Be Inspired By The Olympics
Olympic athletes know that delivering their best performance depends not only on putting in hours of training, but also on eating the right things. Let’s take a leaf out of their book!
Whether you are a keen sportsperson or an armchair athlete, this year’s London Olympic Games will be a great source of inspiration if you’re looking to try your hand at a new sport or go back to one you’ve given up in the past.
Sitting in front of the TV – or at the Games if you were lucky enough to get tickets – you can’t help but marvel at and be inspired by the energy and athleticism of the Olympic athletes, whatever their sport.
What an athlete eats is just as important as all the hours of training so the Flour Advisory Bureau has got together with sports dietitian and nutrition consultant Jane Griffin to share some of the healthy eating tips from top athletes.
Jane says: “While you sit watching the Olympics, think about what those athletes have put into their bodies and think what you put into yours. Use the Olympics to make some simple changes – try to exercise more and eat more healthily – but don’t lose the enjoyment factor.
“If you’re on a budget you’ll be pleased to hear that many of the foods that nutritionists like me recommend for a healthy balanced diet, like beans and pulses and starchy carbohydrates like bread, pasta and rice, are excellent value for money as well as being nutritious.”
The most important nutrient for sporting performance is carbohydrate – the primary fuel for muscle contraction. The body can only store a limited amount of carbohydrate and athletes therefore need to ensure their diet contains enough carbohydrate to meet their daily needs and that the refuelling process begins as soon as possible after training/competition finishes. If an athlete does not consume enough carbohydrate they suffer fatigue, put in poor performances and put themselves at greater risk of injury.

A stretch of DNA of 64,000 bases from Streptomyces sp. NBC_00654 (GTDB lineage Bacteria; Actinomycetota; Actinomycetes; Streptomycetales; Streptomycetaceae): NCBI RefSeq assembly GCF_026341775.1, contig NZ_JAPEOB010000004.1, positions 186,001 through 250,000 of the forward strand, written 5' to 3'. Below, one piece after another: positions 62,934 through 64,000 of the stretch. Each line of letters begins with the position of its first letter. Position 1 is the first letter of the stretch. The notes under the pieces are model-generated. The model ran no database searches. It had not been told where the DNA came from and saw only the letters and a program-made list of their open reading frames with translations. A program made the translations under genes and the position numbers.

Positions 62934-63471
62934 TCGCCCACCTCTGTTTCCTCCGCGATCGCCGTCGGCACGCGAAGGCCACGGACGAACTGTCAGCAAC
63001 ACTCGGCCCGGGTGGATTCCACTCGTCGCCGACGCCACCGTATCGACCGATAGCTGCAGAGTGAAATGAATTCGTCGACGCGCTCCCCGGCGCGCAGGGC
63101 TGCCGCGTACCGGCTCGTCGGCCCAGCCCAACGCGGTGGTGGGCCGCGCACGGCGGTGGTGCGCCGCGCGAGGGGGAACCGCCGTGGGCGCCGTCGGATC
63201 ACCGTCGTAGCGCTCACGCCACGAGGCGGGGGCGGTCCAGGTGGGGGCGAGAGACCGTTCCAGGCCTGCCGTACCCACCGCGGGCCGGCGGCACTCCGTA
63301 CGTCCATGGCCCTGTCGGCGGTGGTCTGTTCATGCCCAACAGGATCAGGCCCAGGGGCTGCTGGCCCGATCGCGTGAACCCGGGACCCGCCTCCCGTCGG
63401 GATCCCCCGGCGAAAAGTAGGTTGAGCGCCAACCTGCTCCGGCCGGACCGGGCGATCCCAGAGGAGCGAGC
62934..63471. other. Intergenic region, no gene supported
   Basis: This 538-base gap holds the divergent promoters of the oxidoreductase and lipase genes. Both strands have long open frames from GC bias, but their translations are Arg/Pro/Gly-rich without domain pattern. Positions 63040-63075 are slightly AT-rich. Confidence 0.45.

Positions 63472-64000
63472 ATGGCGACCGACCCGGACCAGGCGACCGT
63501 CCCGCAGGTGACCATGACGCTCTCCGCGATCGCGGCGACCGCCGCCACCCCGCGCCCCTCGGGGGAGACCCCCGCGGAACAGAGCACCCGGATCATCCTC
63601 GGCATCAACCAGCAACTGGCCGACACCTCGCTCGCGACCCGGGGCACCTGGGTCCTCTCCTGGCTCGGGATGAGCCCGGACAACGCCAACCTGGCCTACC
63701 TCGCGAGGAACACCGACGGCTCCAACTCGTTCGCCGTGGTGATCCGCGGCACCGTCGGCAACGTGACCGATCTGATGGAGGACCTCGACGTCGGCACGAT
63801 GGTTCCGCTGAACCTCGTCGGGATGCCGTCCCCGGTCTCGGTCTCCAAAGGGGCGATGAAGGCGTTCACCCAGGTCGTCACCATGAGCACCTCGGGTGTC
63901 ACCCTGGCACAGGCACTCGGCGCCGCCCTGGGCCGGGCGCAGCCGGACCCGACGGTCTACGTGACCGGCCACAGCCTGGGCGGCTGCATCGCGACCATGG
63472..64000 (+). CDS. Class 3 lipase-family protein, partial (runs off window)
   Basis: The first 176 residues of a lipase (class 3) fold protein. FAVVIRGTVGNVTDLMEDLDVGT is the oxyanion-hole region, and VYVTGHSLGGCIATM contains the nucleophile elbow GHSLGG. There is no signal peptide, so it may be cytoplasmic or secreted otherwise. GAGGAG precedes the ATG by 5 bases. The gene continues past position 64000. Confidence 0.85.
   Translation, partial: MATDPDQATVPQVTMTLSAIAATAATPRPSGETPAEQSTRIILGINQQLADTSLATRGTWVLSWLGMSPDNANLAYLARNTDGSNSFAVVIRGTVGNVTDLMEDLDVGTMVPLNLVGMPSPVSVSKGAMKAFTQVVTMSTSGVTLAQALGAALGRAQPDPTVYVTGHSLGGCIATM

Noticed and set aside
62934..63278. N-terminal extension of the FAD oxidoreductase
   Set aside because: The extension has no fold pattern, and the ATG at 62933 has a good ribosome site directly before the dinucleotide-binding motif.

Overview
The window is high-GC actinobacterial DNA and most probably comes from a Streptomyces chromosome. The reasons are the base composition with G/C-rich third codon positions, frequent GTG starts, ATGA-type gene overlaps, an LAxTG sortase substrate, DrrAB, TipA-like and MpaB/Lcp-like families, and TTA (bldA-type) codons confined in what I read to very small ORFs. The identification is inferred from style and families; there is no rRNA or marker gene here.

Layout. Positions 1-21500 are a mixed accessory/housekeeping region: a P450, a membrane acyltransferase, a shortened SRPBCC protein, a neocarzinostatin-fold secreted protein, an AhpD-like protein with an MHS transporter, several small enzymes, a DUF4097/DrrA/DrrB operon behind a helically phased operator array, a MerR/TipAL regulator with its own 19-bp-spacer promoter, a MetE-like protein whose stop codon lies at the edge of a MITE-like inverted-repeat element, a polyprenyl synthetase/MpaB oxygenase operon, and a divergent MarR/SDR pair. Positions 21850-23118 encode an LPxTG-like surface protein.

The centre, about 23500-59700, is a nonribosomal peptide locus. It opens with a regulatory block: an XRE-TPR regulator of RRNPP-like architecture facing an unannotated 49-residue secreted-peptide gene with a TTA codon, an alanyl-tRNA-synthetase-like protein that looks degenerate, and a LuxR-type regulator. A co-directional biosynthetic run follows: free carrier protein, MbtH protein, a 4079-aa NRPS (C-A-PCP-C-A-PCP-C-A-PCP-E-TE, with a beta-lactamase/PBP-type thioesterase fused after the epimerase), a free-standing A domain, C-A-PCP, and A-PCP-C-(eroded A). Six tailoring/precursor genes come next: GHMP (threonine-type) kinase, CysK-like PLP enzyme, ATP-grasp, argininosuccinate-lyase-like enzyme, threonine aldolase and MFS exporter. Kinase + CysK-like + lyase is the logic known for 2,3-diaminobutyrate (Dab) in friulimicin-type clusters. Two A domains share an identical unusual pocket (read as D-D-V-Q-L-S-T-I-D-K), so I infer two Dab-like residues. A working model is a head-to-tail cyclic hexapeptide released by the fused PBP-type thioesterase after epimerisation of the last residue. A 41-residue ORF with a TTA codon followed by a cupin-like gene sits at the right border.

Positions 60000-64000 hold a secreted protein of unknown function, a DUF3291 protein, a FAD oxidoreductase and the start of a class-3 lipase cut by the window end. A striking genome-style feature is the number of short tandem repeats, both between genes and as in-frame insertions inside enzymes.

Jane says moderation is the word with the emphasis on moderate to high carbohydrate, and moderate protein as low in fat as possible without losing flavour and acceptability.
She recommends being fat aware and follow the general healthy eating message of a low fat content diet by using
* Semi-skimmed or skimmed milk
* Polyunsaturated margarine, butter or low fat spread
* No cream – use low fat yogurt instead
* Sunflower oil, olive oil etc but use as little as possible
* No deep-fried food
* Lean meats etc and remove any visible fat
* Low fat sauces, substituting cream for low fat yogurt
* Low fat cheeses or less strong cheese
* Fruit, yogurt, low fat ice-cream, sorbets and ice lollies for dessert. Smoothies are popular too!
One of the many legacies of the Olympics will, it is hoped, be the inspiration left by the competing athletes for the rest of the population to be inspired to become more physically active.
Perhaps this will mean taking up a new sport, reviving a sport once played and enjoyed some years ago or signing up for a fun run, 10k, half marathon or marathon – be it walking, jogging or running.
By following Jane’s healthy eating advice and combining it with a new exercise programme it’s possible for us all to reach our personal best!